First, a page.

Engaging Focus Group Participants in High Value Discussions (Part 2)
In last week’s blog post (Part 1), I presented four strategies you can use in the planning process for focus groups to increase the likelihood that participants will engage in a high value discussion. This blog post (Part 2) details four strategies that can be used while conducting the focus group to maximize the quality of the discussion and the data it generates. They include using detailed introductory remarks, giving positive feedback, providing opportunity for reflection, and listening with fascination. I explain each here.
- Focus group introduction. Introducing participants to the focus group process gives them the background information and structure they need to effectively engage in the discussion and reduces the distraction of not knowing what may happen in the group. A generic template I’ve created for focus group introductions includes three main components: 1) the purpose for the group, 2) the intended use of the findings, and 3) a set of ground rules. Because I generally conduct structured groups, the ground rules are fairly detailed. In addition, I ask about participants’ experience participating in focus groups because those who have never done so sometimes confuse a focus group with a brainstorming session, a problem-solving exercise, or even group therapy!
Regarding ground rules, I start by letting participants know that I want to hear a wide range of comments and opinions. I encourage them to disagree with each other even if they feel they might be the only one that holds a certain opinion. To stem the fear of openly speaking their minds, I ask participants to keep what is said in the room and not share it with colleagues or others who may know their fellow participants. I also let participants know upfront that I might call on someone if I have not heard from them in a while but not to interpret it as “picking on” them. Instead, I believe everyone has something valuable to say or they wouldn’t be there—some of us just need a little more encouragement.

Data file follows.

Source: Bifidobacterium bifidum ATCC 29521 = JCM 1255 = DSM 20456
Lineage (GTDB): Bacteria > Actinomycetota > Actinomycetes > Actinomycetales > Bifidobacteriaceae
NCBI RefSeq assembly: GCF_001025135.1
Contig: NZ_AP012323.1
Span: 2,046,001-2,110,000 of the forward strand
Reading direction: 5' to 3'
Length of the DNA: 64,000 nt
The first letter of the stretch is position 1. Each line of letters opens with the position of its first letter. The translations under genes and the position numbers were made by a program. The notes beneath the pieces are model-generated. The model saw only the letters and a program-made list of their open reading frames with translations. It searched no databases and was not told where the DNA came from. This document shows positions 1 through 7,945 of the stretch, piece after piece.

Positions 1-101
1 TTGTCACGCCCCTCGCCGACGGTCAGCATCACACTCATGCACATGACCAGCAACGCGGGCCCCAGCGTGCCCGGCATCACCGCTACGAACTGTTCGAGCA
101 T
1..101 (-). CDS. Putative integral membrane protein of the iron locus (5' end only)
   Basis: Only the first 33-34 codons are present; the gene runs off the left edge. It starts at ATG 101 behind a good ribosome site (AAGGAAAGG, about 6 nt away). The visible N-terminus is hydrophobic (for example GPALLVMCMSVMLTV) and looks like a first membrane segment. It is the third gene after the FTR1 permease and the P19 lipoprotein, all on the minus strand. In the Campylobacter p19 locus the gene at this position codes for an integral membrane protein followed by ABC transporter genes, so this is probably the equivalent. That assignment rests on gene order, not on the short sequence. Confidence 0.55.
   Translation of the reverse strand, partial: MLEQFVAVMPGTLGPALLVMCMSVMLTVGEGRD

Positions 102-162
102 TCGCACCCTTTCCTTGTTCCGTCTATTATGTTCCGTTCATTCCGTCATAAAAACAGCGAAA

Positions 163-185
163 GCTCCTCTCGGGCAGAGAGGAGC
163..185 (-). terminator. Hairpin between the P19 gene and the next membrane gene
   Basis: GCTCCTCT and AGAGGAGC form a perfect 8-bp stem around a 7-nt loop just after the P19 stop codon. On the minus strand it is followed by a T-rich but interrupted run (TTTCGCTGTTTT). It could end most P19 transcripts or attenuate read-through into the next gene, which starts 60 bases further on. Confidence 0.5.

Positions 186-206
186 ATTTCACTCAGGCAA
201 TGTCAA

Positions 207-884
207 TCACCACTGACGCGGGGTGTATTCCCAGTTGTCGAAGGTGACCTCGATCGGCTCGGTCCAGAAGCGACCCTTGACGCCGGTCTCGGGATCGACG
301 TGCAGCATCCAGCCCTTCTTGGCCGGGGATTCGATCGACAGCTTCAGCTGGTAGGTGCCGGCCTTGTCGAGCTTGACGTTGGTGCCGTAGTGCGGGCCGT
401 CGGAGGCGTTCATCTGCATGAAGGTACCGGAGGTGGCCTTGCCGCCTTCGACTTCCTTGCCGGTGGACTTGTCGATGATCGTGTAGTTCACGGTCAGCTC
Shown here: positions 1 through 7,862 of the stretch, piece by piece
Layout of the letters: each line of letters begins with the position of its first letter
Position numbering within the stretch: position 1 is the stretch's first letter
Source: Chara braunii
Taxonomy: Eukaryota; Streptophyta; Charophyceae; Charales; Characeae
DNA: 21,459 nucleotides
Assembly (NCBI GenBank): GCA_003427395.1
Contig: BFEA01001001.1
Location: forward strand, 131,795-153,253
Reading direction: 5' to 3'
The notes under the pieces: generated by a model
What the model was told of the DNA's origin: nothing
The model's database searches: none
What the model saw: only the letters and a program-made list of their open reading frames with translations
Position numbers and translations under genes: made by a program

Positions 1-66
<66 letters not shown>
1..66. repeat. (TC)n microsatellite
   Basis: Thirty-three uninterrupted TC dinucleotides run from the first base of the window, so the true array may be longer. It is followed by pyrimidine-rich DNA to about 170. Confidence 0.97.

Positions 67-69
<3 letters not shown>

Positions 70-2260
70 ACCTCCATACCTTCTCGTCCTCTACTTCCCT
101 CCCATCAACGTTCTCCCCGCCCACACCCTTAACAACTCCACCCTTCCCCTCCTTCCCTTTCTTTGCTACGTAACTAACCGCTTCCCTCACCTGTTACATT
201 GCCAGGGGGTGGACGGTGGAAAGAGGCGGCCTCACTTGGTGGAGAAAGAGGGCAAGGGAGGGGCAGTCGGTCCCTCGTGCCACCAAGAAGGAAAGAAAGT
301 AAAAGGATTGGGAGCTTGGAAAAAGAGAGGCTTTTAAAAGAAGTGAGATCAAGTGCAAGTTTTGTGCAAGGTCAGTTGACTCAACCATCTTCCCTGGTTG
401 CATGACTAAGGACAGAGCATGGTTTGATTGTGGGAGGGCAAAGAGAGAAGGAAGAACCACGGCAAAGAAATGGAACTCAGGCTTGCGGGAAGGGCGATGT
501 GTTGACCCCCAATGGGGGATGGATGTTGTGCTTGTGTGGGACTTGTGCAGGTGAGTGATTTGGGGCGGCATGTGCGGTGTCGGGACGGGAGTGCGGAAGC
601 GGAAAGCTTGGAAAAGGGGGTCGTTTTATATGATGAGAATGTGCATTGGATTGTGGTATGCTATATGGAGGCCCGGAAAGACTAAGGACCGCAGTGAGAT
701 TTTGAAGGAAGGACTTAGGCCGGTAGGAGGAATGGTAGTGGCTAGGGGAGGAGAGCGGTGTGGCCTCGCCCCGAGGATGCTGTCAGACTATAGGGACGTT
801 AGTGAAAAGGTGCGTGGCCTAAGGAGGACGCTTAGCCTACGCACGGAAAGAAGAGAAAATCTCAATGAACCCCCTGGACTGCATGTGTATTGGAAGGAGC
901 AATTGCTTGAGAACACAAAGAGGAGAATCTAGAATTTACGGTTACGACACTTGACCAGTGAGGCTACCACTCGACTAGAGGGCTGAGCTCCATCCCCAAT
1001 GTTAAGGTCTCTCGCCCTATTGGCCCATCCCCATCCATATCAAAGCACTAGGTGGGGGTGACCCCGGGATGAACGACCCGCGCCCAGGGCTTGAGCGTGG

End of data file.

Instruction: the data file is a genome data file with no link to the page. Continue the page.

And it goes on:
- Support and positive feedback. I provide reinforcement and recognition periodically throughout the focus group discussion to encourage optimum sharing and comparing. I say things like, “This is such a rich discussion; you’re all making such good points,” or “You guys really know this topic; I’m learning so much,” or “Your comments are right on target, just what we want to hear.” For more tentative groups it seems to build confidence and encourage a more animated and authentic discussion. Michael Patton suggests that positive support can also be used to encourage an individual to take a response to a deeper level. Depending on the situation, he says it might be appropriate to say something like: “I don’t want to let that question go by without asking you to think about it just a bit more because I feel you’ve really given some important detail and insights on the other questions and I’d like to get more of your reflections about this question.”